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Discussion Starter · #1 ·
Hi everyone-

I have searched the forum for a place to ask this question but could not find the appropriate thread. so here is my question:

For those of you who have installed an aftermarket hitch to your Acadia, outlook or enclave, did you do it your self and if so, did you use a torque wrench to tighten the bolts just right. I am pretty sure I can bolt the hitch on myself, but I do not own a torque wrench as I am not a mechanic nor am I any way even close to a mechanic in knowledge or skill. basically I am a newb. But, I think I could do this task. I am just worried that the bolts need to be tightened to a specific torque. We also have an 08 Toyota Sienna that I am going to add a hitch too since it came with the tow prep package. I saw on the hitch instructions that the bolts need to be tightened with a torque wrench as well. S, I have the same dilemma with the van as well. Thanks in advance for any replies.

Bill
 

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I didn't torque the bolts on mine and i would venture a guess and say a lot of hitch installers don't bother with it either. Most will just tighten with an impact if accessible or use a 1/2" ratchet with socket.

I know harborfreight has a 1/2" torque wrench for $14.99 right now. It's not top of the line, but for the average at home mechanic, it will work pretty good.

I would just tighten them as much as you can with your hand tools and after the first use, re-tighten them. The bolts that came with my hitch had serated washers that grip the metal when tightened like a lock washer.

That's my .02 worth. ;)
 

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Discussion Starter · #3 ·
Thanks for the reply. Your answer is what I was thinking. As long as I am mindful of tightning or checking to make sure they are tightened, I thought I should be ok. Thanks.

Bill
 

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I have installed several hitches throughout the years and I never have torqued them. I always use a 1/2 ratchet to tighten them and then take a 1/2" break over bar and tighten them as tight as I can, then after the first use I check them to see if they need tightened again. Never had a problem before.
 

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Discussion Starter · #5 ·
dfrank78-

Thanks for the reply. I will go with both of your recommendations and just tighten them myself. Thanks.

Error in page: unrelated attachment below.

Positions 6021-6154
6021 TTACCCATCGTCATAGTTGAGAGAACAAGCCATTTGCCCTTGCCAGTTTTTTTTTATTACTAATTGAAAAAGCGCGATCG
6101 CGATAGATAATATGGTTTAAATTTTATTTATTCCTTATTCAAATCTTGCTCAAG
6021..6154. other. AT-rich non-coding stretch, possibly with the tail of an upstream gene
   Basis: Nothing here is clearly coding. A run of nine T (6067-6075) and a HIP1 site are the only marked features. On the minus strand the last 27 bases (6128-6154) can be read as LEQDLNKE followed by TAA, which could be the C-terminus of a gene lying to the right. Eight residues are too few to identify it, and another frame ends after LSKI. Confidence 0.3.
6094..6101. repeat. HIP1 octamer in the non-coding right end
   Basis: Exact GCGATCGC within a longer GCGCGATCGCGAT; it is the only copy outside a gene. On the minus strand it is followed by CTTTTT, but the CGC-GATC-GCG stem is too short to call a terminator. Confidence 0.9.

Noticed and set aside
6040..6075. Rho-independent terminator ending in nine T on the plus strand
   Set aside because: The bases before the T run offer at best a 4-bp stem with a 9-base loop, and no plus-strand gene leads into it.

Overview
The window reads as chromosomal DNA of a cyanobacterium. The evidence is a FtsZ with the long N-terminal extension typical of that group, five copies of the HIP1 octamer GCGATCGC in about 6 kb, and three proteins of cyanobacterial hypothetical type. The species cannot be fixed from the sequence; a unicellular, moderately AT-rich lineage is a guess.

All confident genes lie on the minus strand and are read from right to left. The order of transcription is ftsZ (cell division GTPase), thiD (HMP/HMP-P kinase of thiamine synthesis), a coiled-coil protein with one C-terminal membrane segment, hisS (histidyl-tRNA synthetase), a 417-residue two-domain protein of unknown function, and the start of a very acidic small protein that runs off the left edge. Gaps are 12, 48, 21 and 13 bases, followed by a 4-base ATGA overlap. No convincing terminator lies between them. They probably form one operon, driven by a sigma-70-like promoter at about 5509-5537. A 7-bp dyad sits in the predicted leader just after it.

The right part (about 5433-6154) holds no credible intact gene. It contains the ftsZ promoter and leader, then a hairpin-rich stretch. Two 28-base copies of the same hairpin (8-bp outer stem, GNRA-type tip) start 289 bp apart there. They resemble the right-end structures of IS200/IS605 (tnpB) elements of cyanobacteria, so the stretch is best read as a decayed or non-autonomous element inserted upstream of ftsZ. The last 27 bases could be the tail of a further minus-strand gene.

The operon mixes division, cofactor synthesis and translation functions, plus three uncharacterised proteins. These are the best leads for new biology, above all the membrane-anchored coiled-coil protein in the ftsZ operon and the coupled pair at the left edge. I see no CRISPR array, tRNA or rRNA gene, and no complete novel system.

Bill
 

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Out of all the trailer hitches that I have installed over the years this was the first one that ever used a torque wrench on, and the only reason I did is because this was the first one that came with instructions to do so. So I would just make the tight and the check them after your first pull.

Good luck. :cheers:
 

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You can drive on the wrong side of the road for years and never get hit head on. Only takes once.

There's a torque specification for a reason. I don't want to read about "trailer comes loose on highway, kills family of 5" and then watch the video interview of someone saying "well golly, it was never a problem before and I been doing this fer years!".

Behold, knowledge:

Nuts and bolts are designed for a specific grade of bolt/nut with a certain amount of “stretch.” Why do they Stretch? Through proper torque, which stretches the bolt, stretching is what allows the threads of the stud/bolt to tightly mate and secure to the counter part nut or threaded hole (the axle or wheel mounting hub) without working themselves loose. It’s almost like mechanically welding the nut to the bolt - except that you can remove and re-tighten it repeatedly. Yet, most bolt grades for this purpose, will retain it’s original size and properties (un-stretched) when torqued to spec. and then loosened - the properties of the bolt have a slight spring affect when loosened.
English = please torque load-bearing bolts properly, lest you kill yourself or someone else.

Remind me to post a picture of what happens when your lug nuts on your wheels aren't torqued properly.
 
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